Fed Chairman Ben Bernanke, at Wednesday's news conference, says Occupy Wall Street protesters have "misconceptions" about the central bank.
NEW YORK (CNNMoney) -- America's top central banker "sympathizes" with the Occupy Wall Street protesters and thinks many of their frustrations with the sluggish economy are "understandable."
But there's one complaint Ben Bernanke does take issue with: the backlash against the Federal Reserve.
"I think that the concerns about the Fed are based on misconceptions," he said at his news conference Wednesday.
The Occupy Wall Street protests, which started in New York in September and have since spread around the world, are known for their ever-evolving and diverse list of grievances. Among them are the common themes of distaste for the banking system and frustration with government.
With that in mind, the Fed is perfectly situated as a whipping boy for the Occupy demonstrations. The Fed was created by and reports to Congress. Its top leaders are appointed by the president.
Yet, the Fed is independently funded and works as a bank, too, serving both private and foreign institutions as well as the U.S. government.
Bridging all those roles, the Fed played a main role in facilitating the government's 2008 Wall Street bailout -- which remains controversial even though parts eventually turned a profit for taxpayers.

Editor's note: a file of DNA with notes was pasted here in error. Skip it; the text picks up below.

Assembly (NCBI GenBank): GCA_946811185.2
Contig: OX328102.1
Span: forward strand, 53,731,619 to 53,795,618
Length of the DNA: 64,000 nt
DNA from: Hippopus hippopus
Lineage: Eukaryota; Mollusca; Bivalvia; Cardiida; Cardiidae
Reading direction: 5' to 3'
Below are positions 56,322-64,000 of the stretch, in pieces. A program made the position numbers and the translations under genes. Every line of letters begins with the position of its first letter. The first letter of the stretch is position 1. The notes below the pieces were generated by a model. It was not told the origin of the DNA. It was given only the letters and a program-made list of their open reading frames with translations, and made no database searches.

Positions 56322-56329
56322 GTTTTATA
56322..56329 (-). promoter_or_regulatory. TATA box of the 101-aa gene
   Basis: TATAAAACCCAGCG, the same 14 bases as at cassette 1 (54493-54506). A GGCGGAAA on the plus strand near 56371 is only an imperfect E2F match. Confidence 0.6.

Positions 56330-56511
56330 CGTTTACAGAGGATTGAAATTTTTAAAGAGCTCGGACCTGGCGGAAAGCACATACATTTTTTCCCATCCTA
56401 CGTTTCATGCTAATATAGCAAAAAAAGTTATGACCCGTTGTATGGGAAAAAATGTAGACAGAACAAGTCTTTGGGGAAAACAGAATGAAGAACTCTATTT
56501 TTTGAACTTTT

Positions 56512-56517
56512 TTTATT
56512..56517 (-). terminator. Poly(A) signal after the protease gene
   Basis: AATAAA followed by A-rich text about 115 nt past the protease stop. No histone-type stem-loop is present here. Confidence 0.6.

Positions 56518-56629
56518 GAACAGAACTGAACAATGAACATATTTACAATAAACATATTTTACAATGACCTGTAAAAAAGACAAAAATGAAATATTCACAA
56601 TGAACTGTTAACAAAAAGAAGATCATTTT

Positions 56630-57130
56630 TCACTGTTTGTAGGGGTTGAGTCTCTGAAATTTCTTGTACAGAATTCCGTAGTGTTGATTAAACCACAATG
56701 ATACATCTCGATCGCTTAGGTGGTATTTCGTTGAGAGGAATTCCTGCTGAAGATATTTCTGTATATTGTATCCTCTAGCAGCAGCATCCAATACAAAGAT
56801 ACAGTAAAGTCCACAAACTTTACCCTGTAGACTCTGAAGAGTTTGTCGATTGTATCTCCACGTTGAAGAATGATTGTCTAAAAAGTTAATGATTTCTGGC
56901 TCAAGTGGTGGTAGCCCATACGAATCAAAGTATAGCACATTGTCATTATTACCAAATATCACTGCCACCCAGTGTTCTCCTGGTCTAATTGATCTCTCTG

"The Federal Reserve was involved, obviously, in trying to stabilize the financial system in 2008 and 2009," Bernanke said, in response to a question about the protests from CNNMoney. "A very simplistic interpretation of that was that we were doing that because we wanted to preserve, you know, banker salaries. That is obviously not the case."
"What we were doing was trying to protect the financial system in order to prevent a serious collapse of both the financial system and the American economy," he added. "Not everybody understands that, and therefore they sometimes misunderstand our motives. Our motives are strictly to do what's in the interest of the broad public."
Protestors have other issues with the Fed besides the bailouts. "End the Fed" signs are showing up at Occupy demonstrations across the country, and while not everyone wants to entirely dismantle the Fed, many at least want reforms.
"The Fed is really an instrument of the big banks," said Tom Siracuse, a 73-year-old Green Party supporter who turned out for the Occupy Wall Street protests last week. "It should be more democratic like this movement."
Many want more transparency, pushing for the Fed to open its policymaking meetings to the public. They want it to be more "democratic" with regional Fed presidents being chosen by elections, or at least by elected officials.
And are their complaints really based on misconceptions? Just last month, an investigation by the Government Accountability Office turned up numerous instances of conflicts of interest on the boards of the Fed's 12 regional banks.
Among the findings, it identified 18 former and current members of the Federal Reserve who have personal ties to companies that received bailout funds from the Fed.
Sen. Bernie Sanders, a Vermont independent who spearheaded the report, called it "exactly the kind of outrageous behavior by the big banks and Wall Street that is infuriating so many Americans."
As if high unemployment and a distressed housing market weren't enough to bring Fed bashing into vogue.
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